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Cooler Master MasterWatt 550W Power Supply Review

Author: Lee Garbutt
Manufacturer: Cooler Master

DC Load Regulation and AC Ripple

Testing Methodology

Establishing an accurate load is critical to testing and evaluating a PC power supply.  PCPerspective’s power supply test bench can place a precise DC load on the PSU under test.  Each power supply is tested under controlled, demanding conditions up to its maximum rated load (at 40ºC). Our current suite of tests includes:

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•    DC Load Regulation
•    AC Ripple and Noise
•    Efficiency
•    Differential Temperature
•    Noise

The Cooler Master MasterWatt 550W power supply was evaluated on both features and performance.  A full range of equipment was used to test the power supply under controlled load conditions.  

•    (2) CSI3710A Programmable DC load (+3.3V and +5V outputs)
•    (4) CSI3711A Programmable DC load (+12V1, +12V2, +12V3, and +12V4)
•    (2) 200W Precision resistor load bank (+12V5 and +12V6)
•    Switchable precision resistor load bank (-12V and +5VSB)
•    Agilent 34401A digital multimeter (Accuracy ±0.0035% vDC)
•    Extech 380803 Power Analyzer (Accuracy ±0.5% of full scale)
•    DS1M12 "StingRay" digital oscilloscope (20M S/s with 12 Bit ADC)
•    Extech Model 407738 digital sound level meter (Accuracy ±1.5 dB)

The following connectors were used to attach the MasterWatt PSU to the PCPerspective power supply test equipment.

•    (1) 20+4 pin ATX
•    (1) 8-pin EPS/ATX12V
•    (2) 6-pin PCI-E
•    (6) SATA
•    (3) Molex

DC Output Load Regulation

To simulate demanding and maximum loading conditions, the MasterWatt 550W power supply was connected to the load testers and supplied with 120 VAC.  In this test we are interested in seeing how well a PSU can maintain the various output voltages while operating under different loads.  

The ATX12V V2.2 tolerance for voltages states how much each output (rail) is allowed to fluctuate and has tighter tolerances now for the +12V outputs.  I have also included a second table of expanded tolerances (±1% to ±6%) for reference.

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The following tables list the DC voltage results for the MasterWatt 550W Bronze PSU while operating on 120 VAC, 60 Hz.

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The voltage regulation was good, staying within ±3% of the recommended ATX guidelines for all of the outputs.

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AC Ripple and Noise on the DC Outputs

The amount of AC ripple and noise present on the DC outputs was checked using a digital oscilloscope.  This AC component may be present in the KHz range where most switching power supplies operate or it may be more prevalent at the 60 Hz line frequency.  We adjust the O-scope time base to look for AC ripple at both low and high frequencies.  The ATX12V V2.2 specification for DC output noise/ripple is defined in the ATX12V Power Supply Design Guide.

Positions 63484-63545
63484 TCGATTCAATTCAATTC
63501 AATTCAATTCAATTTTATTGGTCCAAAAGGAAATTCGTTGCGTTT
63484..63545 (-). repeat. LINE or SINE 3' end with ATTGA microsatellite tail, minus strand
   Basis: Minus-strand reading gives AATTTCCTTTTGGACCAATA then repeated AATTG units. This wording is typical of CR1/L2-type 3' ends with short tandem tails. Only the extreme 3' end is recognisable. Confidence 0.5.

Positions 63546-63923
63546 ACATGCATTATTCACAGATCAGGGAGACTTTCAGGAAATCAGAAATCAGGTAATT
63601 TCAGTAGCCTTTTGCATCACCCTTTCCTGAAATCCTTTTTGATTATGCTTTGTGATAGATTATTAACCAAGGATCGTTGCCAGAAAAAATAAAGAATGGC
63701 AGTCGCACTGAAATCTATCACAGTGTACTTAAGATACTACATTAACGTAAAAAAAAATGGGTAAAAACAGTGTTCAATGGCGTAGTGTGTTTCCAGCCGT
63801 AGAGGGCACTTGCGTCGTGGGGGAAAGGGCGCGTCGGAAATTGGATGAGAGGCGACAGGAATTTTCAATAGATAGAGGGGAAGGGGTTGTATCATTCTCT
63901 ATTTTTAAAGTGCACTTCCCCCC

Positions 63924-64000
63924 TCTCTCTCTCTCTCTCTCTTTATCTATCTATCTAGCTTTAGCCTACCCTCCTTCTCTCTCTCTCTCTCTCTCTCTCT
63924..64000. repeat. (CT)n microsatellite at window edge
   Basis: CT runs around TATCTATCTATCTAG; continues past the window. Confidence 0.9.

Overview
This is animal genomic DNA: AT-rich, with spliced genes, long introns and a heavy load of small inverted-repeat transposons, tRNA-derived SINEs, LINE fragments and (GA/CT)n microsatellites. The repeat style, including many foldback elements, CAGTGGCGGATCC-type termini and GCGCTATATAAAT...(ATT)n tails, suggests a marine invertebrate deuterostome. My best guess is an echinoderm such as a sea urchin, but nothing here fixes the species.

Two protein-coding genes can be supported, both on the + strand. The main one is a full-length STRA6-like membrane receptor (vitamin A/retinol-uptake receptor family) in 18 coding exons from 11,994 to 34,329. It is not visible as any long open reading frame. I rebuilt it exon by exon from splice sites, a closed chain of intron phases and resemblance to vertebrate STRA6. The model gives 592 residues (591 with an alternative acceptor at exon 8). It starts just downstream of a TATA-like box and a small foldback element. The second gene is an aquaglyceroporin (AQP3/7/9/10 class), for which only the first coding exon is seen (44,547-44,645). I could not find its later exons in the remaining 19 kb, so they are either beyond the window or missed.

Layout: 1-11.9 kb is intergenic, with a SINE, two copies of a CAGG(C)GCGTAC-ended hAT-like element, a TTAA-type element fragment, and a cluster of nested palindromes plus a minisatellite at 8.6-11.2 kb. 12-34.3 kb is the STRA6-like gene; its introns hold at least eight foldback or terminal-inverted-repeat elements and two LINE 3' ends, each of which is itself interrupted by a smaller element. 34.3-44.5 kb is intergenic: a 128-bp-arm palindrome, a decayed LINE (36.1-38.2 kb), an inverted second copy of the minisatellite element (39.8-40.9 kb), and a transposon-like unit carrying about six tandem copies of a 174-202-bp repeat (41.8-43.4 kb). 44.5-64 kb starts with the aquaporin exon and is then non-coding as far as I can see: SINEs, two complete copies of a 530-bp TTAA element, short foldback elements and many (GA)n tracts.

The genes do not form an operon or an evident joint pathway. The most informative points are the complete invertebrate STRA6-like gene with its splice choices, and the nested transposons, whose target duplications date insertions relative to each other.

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Ideally we would like to see no AC ripple (repetitive) or noise (random) on the DC outputs – the cleaner the better!  But in reality there will always be some present.  I measured the amplitude of the AC signal (in millivolts, peak-to-peak) to see how well the power supply complied with the ATX standard.  The following table lists the ripple/noise results during all of the load tests for the main output voltages of interest.

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The MasterWatt 550W power supply also exhibited good AC ripple and noise suppression across the full range of loads.


December 3, 2017 | 10:17 PM - Posted by Pink Gnome (not verified)

Surprisingly good for the price. Is there really any practical difference in functionality of any system components between this powersupply and, say, seasonic platinum 550 watt?

December 4, 2017 | 12:22 PM - Posted by Lee Garbutt

Good question. The practical functionality is similar (they both convert AC mains power to the DC voltages required for a PC to operate) but how they do it, how well they do it, and potentially for how long they  keep doing may be quite different. The MasterWatt PSU is a mainstream PSU targeted towards the mass market/average user while the Seasonic Platinum PSU is targeted towards PC enthusiasts looking for a premium PSU.

Compared to the MasterWatt, a Seasonic Platinum PSU uses a more sophisticated design, more components, higher quality components, and includes a longer warranty. These differences result in higher efficiency, better voltage regulation, and reduced AC ripple and noise on the DC outputs, which can potentially make your system more stable and live longer.

December 4, 2017 | 09:11 PM - Posted by Pink Gnome (not verified)

Thanks for the detailed answer!

December 4, 2017 | 01:13 AM - Posted by Cyric (not verified)

I would like to know the OEM for this supply. Coolermaster has a history of using seasonic as an oem which is a good thing.

December 4, 2017 | 12:25 PM - Posted by Lee Garbutt

No, the MasterWatt 550W is not made by Seasonic. Cooler Master appears to be using HEC (based in Taiwan) as the OEM for the MasterWatt series.

December 21, 2017 | 01:43 AM - Posted by Tech We Love (not verified)

Could you test room temperatures at the different watt % usages ? I would like to know how much the room temp rises at each level of power usage.

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